Louise Cahill was highly commended in the RCNi Nurse Awards 2017 for her work training students and qualified professionals and raising awareness of the growing but often unseen problem of modern slavery and human trafficking.

Louise_Cahill©TG
Louise Cahill. Picture: Tim George

Ms Cahill, who completed her studies at the University of Hertfordshire earlier this year, was instrumental in developing a tool that helps health professionals identify and respond to victims of modern slavery and human trafficking.
 
She wrote a training session for nursing students at the university, and has made presentations at universities across the country.

‘My goal is to ensure all nurses know the signs of modern slavery and how to respond,’ she says.

Variation in training

Most organisations include modern slavery within their mandatory safeguarding training, but beyond that any commitment to tackling the subject varies greatly.

Nursing Standard's research shows some organisations have held or sent representatives to conferences on modern slavery or held awareness campaigns, but others have no plans to do so as yet.

RCN professional lead for midwifery and women's health Carmel Bagness leads the college’s work on modern slavery and developed guidance to nurses on spotting the signs of it.

Ms Bagness says 10,000 pocket guides on modern slavery have been distributed to nurses and midwives in the past six months, but awareness still needs to increase.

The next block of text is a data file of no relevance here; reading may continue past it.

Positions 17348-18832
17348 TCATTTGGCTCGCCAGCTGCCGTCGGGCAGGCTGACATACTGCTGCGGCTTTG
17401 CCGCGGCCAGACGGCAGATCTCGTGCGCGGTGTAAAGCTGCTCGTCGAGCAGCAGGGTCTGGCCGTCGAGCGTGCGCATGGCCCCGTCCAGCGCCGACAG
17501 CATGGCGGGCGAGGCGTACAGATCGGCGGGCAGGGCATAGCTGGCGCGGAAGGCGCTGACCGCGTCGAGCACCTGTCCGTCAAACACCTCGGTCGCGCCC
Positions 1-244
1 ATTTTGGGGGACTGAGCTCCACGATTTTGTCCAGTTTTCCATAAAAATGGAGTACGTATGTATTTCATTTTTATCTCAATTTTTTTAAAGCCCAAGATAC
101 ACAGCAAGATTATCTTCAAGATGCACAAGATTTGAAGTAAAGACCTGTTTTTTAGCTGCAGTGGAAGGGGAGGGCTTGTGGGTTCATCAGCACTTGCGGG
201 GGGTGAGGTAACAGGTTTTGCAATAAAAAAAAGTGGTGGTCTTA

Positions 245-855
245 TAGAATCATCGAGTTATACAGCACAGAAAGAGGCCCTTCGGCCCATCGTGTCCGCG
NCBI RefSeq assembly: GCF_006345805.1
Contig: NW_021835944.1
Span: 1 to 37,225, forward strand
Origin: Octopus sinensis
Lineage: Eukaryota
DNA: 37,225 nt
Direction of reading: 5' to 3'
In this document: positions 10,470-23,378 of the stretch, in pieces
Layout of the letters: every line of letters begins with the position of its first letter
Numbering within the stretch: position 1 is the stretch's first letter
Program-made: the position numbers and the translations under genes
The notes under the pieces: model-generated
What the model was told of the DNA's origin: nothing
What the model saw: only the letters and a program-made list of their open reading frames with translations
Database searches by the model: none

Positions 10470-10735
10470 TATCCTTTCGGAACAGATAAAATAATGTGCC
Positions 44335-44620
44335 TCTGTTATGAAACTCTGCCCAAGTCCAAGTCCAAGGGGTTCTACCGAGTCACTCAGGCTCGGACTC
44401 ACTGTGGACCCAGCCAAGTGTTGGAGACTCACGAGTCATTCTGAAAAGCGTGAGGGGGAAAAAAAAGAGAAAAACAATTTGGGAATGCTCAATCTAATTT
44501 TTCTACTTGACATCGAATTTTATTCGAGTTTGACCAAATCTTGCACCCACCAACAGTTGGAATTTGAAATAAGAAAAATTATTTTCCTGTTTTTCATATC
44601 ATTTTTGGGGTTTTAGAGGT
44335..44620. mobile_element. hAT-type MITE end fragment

1 in 8

healthcare workers have come into contact with modern slavery victims

Source: King’s College London research

‘Our major concern is a lack of good quality data due to a lack of recording systems, and so not all cases are being recorded,’ she explains.

Putting systems in place

Ms Bagness says of Nursing Standard's data: ‘I imagine this is just the tip of the iceberg. We need to push for better quality data. If there isn’t a system to do anything about it what is the point of recording it?

Ms Bagness says there should be an established reporting system across health and social care to ensure victims gain access to help as soon as possible.

However, she says progress is being made thanks to ongoing work by a range of agencies, organisations and services.